This latest modernized take on the literary mythology created by Robert E. Howard is a brutish, blood-drenched celebration of masculinity — all brawn and no brains. German director Marcus Nispel, who's made a name for himself as a filmmaker of remakes, makes the entire spectacle rather spectacular to look at. But with dull one-dimensional characters filling the screen, there's little he can provide to polish this turd. This fantasy flick also has no relation to the superior 1982 sword-and-sorcery favorite, but with a movie this bad, we can't help making the comparison. Whereas as Schwarzenegger got away with such lines as "Crush your enemies, see them driven before you, and to hear the lamentation of their women," Momoa embarrasses himself with "I live, I love, I slay, and I am content."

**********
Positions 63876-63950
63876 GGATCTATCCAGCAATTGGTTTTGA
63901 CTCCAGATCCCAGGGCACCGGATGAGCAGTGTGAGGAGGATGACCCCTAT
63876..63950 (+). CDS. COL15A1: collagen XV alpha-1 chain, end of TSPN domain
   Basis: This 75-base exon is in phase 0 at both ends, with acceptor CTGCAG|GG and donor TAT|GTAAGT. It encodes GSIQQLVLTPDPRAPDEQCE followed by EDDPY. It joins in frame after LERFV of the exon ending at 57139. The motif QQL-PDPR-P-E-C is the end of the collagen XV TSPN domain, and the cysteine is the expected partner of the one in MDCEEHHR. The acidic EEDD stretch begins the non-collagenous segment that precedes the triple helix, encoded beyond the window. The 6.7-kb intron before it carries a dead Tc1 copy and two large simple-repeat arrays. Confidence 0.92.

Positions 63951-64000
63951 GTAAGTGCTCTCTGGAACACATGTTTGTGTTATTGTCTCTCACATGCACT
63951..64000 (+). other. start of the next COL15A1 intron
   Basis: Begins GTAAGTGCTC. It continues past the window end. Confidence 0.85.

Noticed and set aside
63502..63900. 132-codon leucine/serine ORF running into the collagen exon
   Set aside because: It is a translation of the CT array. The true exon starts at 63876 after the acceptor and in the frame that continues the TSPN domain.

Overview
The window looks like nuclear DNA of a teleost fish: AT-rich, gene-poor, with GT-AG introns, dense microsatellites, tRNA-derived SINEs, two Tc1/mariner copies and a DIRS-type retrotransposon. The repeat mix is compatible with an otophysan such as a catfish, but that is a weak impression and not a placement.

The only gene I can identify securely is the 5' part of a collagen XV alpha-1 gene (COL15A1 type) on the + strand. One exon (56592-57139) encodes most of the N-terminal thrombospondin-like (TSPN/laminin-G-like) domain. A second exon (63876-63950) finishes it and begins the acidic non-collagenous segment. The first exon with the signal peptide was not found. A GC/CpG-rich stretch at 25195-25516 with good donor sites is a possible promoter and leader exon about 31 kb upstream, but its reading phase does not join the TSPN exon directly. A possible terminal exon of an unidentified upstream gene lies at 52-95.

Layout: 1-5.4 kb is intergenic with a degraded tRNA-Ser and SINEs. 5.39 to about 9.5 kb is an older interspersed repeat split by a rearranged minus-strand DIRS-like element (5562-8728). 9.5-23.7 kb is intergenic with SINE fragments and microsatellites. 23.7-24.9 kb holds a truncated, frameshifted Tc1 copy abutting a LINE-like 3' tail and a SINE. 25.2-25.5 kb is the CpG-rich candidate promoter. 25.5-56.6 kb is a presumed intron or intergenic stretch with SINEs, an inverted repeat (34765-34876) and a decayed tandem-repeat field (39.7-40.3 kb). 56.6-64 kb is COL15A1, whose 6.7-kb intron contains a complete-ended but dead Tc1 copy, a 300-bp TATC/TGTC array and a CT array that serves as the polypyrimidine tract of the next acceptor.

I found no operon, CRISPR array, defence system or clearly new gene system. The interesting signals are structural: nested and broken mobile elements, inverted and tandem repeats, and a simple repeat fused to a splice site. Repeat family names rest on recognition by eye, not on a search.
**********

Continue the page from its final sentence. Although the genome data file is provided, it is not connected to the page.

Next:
By Crom, we lament the days when movies were good and exciting!
The Blu-ray: Vital Disc Stats
Lionsgate Home Entertainment gives Conan fans two buying options on Blu-ray. One is a two-disc package with both 2D and 3D versions of the movie on the same disc and a DVD with a code for a digital copy. The second option, which is being reviewed here, is a standalone release with only the 2D version available on a Region A locked, BD25 inside a blue eco-case with a glossy cardboard slipcover. Once in the player, the disc starts with a series of trailers from the Lionsgate catalog. Afterwards, the standard main menu comes with full-motion clips and music playing in the background.
Conan tears up the screen with this splendid 1080p/AVC MPEG-4 encode, full of vivid, gory excitement and tons of blood-soaked eye candy. Presented in a 2.40:1 aspect ratio, the freshly-minted transfer is simply one huge, glossy fireworks display; meaning, it all looks excellent with precise, clearly defined lines in the foliage, the desert sands, and the varied architectural ruins, but much of this beauty in the picture quality doesn't last since the camera can't seem to stop moving long enough for viewers to absorb anything.